We have now been through at least two generations of constant denigration of American society, two generations in which cheap glory could be gained by flouting rules and mocking values.
Is it surprising that we seem to have dwindling numbers of people willing to take responsibility and make sacrifices to preserve the social framework that makes our survival and advancement possible? Harvard is just one small example.
There was a time when being at war meant accepting a great weight of responsibility, even among politicians. After Wendell Willkie waged a tough presidential election campaign against Franklin D. Roosevelt in 1940, winning more votes than any Republican ever had before, nevertheless after it was all over, he became FDR's personal envoy to Winston Churchill.
In the midst of war today, we see former presidents and defeated presidential candidates telling the world how wrong we are -- sometimes collecting big bucks in foreign countries for doing so -- and members of Congress playing demagogic party politics with national security.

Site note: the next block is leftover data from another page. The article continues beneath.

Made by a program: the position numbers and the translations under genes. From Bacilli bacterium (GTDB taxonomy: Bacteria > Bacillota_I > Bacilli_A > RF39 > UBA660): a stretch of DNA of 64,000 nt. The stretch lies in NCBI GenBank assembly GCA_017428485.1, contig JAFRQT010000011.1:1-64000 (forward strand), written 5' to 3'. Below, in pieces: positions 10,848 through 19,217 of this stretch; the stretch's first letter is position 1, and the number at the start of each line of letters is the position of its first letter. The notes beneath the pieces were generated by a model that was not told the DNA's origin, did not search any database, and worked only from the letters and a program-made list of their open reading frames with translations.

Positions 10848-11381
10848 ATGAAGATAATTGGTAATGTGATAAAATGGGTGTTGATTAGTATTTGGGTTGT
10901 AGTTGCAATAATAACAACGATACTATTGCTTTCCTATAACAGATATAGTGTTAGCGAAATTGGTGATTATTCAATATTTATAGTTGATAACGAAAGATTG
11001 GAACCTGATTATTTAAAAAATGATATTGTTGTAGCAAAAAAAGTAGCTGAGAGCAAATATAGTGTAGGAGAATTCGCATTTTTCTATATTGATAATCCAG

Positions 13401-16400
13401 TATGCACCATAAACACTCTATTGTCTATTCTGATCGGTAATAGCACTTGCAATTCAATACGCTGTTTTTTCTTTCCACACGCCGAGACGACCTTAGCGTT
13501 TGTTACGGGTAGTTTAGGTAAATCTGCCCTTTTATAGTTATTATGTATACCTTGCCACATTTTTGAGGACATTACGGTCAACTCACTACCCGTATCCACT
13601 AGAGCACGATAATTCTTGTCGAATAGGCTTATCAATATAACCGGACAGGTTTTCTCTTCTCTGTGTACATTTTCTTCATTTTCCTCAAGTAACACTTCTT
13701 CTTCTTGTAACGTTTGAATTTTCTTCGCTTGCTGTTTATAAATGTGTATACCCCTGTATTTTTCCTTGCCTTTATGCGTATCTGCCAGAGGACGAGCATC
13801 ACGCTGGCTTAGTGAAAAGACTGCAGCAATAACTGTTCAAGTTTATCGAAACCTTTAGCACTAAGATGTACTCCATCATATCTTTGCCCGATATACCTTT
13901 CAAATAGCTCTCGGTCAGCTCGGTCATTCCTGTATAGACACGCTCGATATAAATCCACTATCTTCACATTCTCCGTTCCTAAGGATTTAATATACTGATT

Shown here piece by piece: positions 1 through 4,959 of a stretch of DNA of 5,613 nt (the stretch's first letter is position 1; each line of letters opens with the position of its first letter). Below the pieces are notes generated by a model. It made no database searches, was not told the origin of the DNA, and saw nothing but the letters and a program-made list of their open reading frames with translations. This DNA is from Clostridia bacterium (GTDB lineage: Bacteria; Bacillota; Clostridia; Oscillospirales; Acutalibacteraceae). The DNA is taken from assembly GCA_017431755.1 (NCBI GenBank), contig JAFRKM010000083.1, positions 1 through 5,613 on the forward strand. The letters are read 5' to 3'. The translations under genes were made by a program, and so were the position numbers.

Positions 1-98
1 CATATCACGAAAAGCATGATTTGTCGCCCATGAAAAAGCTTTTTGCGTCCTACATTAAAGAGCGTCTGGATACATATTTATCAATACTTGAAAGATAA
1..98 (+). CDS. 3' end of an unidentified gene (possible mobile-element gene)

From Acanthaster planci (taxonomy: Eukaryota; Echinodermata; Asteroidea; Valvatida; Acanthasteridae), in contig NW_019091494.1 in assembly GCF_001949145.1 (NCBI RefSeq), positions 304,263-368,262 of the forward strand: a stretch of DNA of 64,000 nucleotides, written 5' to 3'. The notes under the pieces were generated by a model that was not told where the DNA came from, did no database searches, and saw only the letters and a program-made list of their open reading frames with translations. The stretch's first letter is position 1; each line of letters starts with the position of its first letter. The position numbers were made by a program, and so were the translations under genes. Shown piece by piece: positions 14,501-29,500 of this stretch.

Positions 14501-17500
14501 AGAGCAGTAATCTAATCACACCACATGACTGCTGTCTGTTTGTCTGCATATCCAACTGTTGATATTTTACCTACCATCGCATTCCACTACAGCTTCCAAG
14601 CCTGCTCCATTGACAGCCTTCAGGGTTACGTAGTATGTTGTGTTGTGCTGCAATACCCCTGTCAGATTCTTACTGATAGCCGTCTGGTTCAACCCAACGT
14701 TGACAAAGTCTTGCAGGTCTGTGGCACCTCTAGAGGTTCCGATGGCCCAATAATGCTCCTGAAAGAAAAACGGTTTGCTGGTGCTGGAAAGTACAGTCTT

Sowell rightly wonders how long a country like ours, born in freedom, can be sustained when a belief in freedom is displaced by a pervasive narcissism that seeks cheap glory and is willing to sacrifice all values for the transient and childish thrill of getting attention.
He sees the triumph of narcissism in our academic institutions; in the faculty who are less interested in teaching and more interested in "flouting rules and mocking values". But academia--the home of political correctness and multiculti worship-- is not the only place where shortcuts to fame and cheap glory may be attained by the self-righteous bashing of America, while proudly displaying a casual contempt for the values that this country once stood for.